Why Obama rejected John Glenn's plea to save the space shuttle progam
In a 40-minute plea at the White House to save the US space shuttle, John Glenn said that relying on the Russians to get US astronauts into space was a mistake. Why did President Obama turn him down?
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Nonsense, says Lori Garver, Obama’s space adviser during his campaign and now the deputy administrator of NASA. The Obama administration believes fully in human space exploration, she says, but Constellation was “unsustainable and unsound.”Skip to next paragraph
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But some of the president’s friends worry that, as Giffords wrote last year, Obama’s space policy “discards five years and $10 billion of development of the Constellation program and offers little in return.”
Even Griffin admits there is plenty of political blame to go around, noting that Bush-era underfunding made Constellation vulnerable.
Meanwhile, the space gap looms for the nation whose dominance of space began fifty years ago this month, when President John F. Kennedy announced before a joint session of Congress the bold ambition of landing a man on the moon by the end of the decade.
Astronaut Michael Barratt notes that the Endeavour was named for the ship sailed by Captain James Cook on his perilous discovery voyage in 1769, and observes, “If you had gone back to Cook’s day and suggested that they stop sending ships out for a period of time while they huddled and designed a ship for the next generation, I think they would have all [chosen] suicide.”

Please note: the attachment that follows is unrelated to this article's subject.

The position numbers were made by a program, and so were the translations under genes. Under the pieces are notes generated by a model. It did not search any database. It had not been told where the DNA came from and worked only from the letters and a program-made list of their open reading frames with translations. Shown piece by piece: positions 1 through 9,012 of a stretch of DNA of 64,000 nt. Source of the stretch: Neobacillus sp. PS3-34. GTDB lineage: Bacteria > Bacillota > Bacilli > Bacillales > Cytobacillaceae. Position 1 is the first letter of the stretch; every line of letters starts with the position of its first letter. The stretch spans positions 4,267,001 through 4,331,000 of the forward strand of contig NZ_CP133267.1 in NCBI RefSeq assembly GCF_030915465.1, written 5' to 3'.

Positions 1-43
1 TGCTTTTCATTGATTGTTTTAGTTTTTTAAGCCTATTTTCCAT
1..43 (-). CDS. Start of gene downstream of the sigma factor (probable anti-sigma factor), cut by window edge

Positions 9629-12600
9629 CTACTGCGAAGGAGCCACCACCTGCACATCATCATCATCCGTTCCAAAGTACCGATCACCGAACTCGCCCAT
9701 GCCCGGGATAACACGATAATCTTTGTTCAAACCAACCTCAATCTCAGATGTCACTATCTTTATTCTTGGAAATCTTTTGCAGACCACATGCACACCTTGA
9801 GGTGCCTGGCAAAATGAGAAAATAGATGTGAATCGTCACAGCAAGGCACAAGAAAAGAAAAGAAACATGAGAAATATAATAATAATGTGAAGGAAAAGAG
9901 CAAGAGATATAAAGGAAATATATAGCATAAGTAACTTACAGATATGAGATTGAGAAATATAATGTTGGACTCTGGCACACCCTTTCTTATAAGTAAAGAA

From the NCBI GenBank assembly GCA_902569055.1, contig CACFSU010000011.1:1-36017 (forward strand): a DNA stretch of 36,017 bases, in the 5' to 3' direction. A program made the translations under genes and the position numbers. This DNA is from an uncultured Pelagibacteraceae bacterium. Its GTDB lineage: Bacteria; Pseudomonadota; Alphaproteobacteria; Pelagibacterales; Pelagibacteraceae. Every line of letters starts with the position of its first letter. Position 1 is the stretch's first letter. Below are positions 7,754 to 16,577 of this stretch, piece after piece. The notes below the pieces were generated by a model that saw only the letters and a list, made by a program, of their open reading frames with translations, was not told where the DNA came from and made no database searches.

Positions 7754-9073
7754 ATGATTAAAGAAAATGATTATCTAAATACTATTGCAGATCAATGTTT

Peter J. Boyer joined Newsweek/Daily Beast after spending 18 years as a staff writer at The New Yorker, where he wrote on a wide range of subjects, including politics, the military, religion, and sports. Before joining The New Yorker, Boyer was a reporter for the Los Angeles Times and the New York Times, a contributing editor at Vanity Fair, and a television critic for National Public Radio’s “Morning Edition.” As a correspondent on the documentary series, Frontline, he won a George Foster Peabody Award, an Emmy, and consecutive Writers Guild Awards for his reporting. Boyer’s New Yorker articles have been included in the anthologies The Best American Political Writing, Best American Science Writing, Best American Spiritual Writing and Best American Crime Writing. He is at work on a book about American evangelism.
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